Guild Ball differentiates itself from other tabletop miniature skirmish and sports games in a couple ways. The Guild Ball creators have spent a fair bit of time trying to explain why their dice pool system is different, but the real difference is how the dice pool is used with the Playbook each character model has.  The playbook provides a number of optional actions a model can perform based on the number of successes that model generates during an attack. These options range from damage, to moving the model or opposing model, to taking the ball, to performing a specific special action individual to that character. Layered into the playbook are select actions which provide an additional resource called momentum, a critical resource in the game. This layering of momentum onto only specific actions creates key decision points for the player and encourages thematic play styles for each team without forcing a player to play their team in a specific.

The Guild Ball creators have gone to great lengths in the design of the game to adhere to a philosophy of choice in the game. This means there is not really any aspect where a model cannot do something, they typically can perform an action but are not optimal at doing it or the action is not as efficient.  They have done a great job of creating a game where "everything is permissible, but everything is not always a good choice". Although I enjoy playing control style forces in skirmish game, this concept of not having a "hard stop" or "hard counter" to actions is very enjoyable and they have accomplished their goal so far.

The combination of focusing on characters for each player and using medieval guilds as the background forces opens up a lot of future design space for the game. All the models in the game represent specific personalities in the players, each model being a singular character in the game. This means there are no generic "troopers" on the field, each player gets their own specific abilities, traits, and play style. The backdrop of Guilds allows for a wide canvas of choices to add new teams to the game while also providing a fairly deep pool of choices for the players that can be added within each guild. Guild Ball took an additional step around this design space by not including point costs for players in the game. Each team is fielded with 1 Captain, 1 Mascot, and 4 other players. This means that all players need to be balanced against each other while providing different styles of play. To date the developers have performed superbly in not creating a conflict where one player is clearly a better choice or an upgrade to another, forcing players to choose abilities and play styles on a character by character basis. When choosing a specific player for a team you often need to weigh what abilities that player brings to the field against what abilities your losing by not bringing an alternate player on the team.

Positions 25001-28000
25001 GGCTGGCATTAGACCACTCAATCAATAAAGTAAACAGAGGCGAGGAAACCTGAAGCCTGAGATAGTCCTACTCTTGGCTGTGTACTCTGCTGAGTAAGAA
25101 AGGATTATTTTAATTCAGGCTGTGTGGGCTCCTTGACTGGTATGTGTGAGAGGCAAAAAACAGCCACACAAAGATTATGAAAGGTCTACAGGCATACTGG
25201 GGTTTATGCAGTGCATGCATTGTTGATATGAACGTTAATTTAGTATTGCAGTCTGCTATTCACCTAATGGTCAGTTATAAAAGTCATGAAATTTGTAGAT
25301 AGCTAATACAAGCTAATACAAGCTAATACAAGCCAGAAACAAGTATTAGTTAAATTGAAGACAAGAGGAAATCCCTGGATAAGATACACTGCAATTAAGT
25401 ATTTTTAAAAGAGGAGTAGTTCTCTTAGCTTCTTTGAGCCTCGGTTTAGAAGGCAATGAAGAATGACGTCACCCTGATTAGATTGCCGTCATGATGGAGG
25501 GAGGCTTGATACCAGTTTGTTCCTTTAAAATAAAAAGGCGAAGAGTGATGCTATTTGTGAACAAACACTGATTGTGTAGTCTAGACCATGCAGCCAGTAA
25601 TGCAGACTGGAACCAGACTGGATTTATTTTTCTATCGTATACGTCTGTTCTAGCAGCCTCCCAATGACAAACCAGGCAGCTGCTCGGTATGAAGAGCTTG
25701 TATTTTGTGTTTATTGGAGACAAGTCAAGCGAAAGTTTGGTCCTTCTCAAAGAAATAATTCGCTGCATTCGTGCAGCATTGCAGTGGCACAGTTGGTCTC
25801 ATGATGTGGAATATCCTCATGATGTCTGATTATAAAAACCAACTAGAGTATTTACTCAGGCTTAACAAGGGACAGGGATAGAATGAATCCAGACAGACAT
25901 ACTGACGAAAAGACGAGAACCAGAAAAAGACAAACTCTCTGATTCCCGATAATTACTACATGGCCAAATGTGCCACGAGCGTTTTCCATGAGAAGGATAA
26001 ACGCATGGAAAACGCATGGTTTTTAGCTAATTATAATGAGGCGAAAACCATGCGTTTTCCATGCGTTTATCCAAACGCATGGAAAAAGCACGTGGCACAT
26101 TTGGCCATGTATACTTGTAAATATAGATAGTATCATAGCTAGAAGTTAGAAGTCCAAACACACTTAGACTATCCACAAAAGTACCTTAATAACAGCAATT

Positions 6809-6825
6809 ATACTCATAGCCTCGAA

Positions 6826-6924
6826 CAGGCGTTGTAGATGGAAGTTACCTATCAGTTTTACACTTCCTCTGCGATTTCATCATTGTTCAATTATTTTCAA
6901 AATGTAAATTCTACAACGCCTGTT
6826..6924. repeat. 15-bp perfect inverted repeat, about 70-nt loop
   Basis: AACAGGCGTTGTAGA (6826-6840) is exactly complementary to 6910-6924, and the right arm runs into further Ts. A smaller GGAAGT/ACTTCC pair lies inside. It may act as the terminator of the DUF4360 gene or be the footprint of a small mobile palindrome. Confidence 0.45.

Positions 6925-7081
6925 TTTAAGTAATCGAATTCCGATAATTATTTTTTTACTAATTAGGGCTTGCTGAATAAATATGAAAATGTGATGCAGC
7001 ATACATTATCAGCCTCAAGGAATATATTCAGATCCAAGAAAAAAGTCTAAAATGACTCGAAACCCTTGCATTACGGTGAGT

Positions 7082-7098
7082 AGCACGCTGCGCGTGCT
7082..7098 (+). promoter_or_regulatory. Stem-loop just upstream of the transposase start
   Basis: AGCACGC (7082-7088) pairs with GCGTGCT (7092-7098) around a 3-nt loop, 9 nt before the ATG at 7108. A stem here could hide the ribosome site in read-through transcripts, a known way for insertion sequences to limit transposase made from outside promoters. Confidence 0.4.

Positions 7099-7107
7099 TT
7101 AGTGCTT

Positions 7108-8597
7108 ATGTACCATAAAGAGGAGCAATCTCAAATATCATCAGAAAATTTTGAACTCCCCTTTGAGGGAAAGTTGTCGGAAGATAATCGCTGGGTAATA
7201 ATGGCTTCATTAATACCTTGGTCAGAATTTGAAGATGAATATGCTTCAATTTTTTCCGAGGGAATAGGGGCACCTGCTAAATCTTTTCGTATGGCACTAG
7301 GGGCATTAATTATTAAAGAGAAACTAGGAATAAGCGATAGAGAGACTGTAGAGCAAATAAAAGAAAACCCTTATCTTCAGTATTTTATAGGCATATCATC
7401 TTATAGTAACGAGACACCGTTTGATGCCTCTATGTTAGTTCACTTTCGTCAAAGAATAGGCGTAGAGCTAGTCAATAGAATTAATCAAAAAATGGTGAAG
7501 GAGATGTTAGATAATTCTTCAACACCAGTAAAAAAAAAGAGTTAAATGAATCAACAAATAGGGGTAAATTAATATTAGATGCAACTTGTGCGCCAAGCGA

Overall quality of the game

Evaluating the overall quality of the game takes on two views when looking at a tabletop miniature game. There is the quality of the rules and game play, then the quality of the miniatures themselves.

The miniatures for this game are simply beautiful. I felt that the original metal models that Wyrd produced were some of the best models in my experience. The Guild Ball models equal and in many cases surpass the quality of those original metal models from Wyrd. The models look fantastic and assemble and prime nicely. Painting these models goes to a different level which bears specific comment. The Guild Ball creators come from a modeling and painting background and their experience comes through strongly with how these models look when painted.  The creators have worked with the digital sculptors to provide a combination of different textures, layers, and flow to the models that achieves a result I have not seen in other miniatures. The Guild Ball models consistently look good with both a fairly amateur "table top" quality paint job (consisting of base, wash, highlight, dry-brush) and a professional quality paint job utilizing multiple layers and high level techniques. These are the first model I've seen achieve this effect, and they deliver on it incredibly well.

The game itself is fantastic. It is very well put together from a rules standpoint and only has some small factors that indicate it's from a first time game developer. There are only a couple of specific rules I find to be "gamey", by which I mean they are not naturally intuitive and as such may appear to be exploitative when used. Overall this is an excellent game with solid quality rules and excellent model and game balance.

Recommendation and thoughts

After reading this far it should be no surprise that I strongly recommend this game. I was originally adverse due to the "sports ball" nature of the game, and I have subsequently found that not to be an issue. The complexity of the abilities combined with the 6 model skirmish nature of the game is really compelling for me. The game balance, distinct team play styles, and model look all make this a top game in my opinion. Concluding the kickstarter with 5 teams in my possession further demonstrates my recommendation for the game.

I have really enjoyed playing Guild Ball and it is one of my primary games currently. I am always looking for new opponents and am excited to see the game grow in the US market. This has completely replaced the gap in my gaming created by Malifaux Second edition and I cannot recommend it enough.

Wednesday, August 26, 2015

Guildball Showcase